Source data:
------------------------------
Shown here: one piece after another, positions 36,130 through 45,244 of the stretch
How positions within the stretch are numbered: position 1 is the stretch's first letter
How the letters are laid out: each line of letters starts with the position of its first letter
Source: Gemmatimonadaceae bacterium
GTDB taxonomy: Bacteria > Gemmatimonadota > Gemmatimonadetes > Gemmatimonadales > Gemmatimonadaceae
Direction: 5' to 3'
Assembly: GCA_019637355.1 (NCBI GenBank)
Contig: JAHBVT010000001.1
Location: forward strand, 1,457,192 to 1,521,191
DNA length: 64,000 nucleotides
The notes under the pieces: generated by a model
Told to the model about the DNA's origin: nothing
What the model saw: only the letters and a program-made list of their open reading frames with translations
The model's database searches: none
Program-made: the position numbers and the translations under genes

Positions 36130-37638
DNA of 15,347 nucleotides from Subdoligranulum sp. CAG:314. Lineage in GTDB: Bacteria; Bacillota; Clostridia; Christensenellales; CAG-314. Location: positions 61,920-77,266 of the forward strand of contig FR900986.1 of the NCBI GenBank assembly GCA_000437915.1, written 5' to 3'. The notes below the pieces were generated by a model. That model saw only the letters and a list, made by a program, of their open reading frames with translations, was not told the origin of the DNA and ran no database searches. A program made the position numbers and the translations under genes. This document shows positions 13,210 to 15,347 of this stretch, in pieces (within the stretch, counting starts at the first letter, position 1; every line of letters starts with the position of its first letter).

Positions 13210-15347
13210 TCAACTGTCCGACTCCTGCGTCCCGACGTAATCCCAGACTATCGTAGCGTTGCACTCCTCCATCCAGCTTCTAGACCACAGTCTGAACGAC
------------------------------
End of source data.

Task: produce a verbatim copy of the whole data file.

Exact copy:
Shown here: one piece after another, positions 36,130 through 45,244 of the stretch
How positions within the stretch are numbered: position 1 is the stretch's first letter
How the letters are laid out: each line of letters starts with the position of its first letter
Source: Gemmatimonadaceae bacterium
GTDB taxonomy: Bacteria > Gemmatimonadota > Gemmatimonadetes > Gemmatimonadales > Gemmatimonadaceae
Direction: 5' to 3'
Assembly: GCA_019637355.1 (NCBI GenBank)
Contig: JAHBVT010000001.1
Location: forward strand, 1,457,192 to 1,521,191
DNA length: 64,000 nucleotides
The notes under the pieces: generated by a model
Told to the model about the DNA's origin: nothing
What the model saw: only the letters and a program-made list of their open reading frames with translations
The model's database searches: none
Program-made: the position numbers and the translations under genes

Positions 36130-37638
DNA of 15,347 nucleotides from Subdoligranulum sp. CAG:314. Lineage in GTDB: Bacteria; Bacillota; Clostridia; Christensenellales; CAG-314. Location: positions 61,920-77,266 of the forward strand of contig FR900986.1 of the NCBI GenBank assembly GCA_000437915.1, written 5' to 3'. The notes below the pieces were generated by a model. That model saw only the letters and a list, made by a program, of their open reading frames with translations, was not told the origin of the DNA and ran no database searches. A program made the position numbers and the translations under genes. This document shows positions 13,210 to 15,347 of this stretch, in pieces (within the stretch, counting starts at the first letter, position 1; every line of letters starts with the position of its first letter).

Positions 13210-15347
13210 TCAACTGTCCGACTCCTGCGTCCCGACGTAATCCCAGACTATCGTAGCGTTGCACTCCTCCATCCAGCTTCTAGACCACAGTCTGAACGAC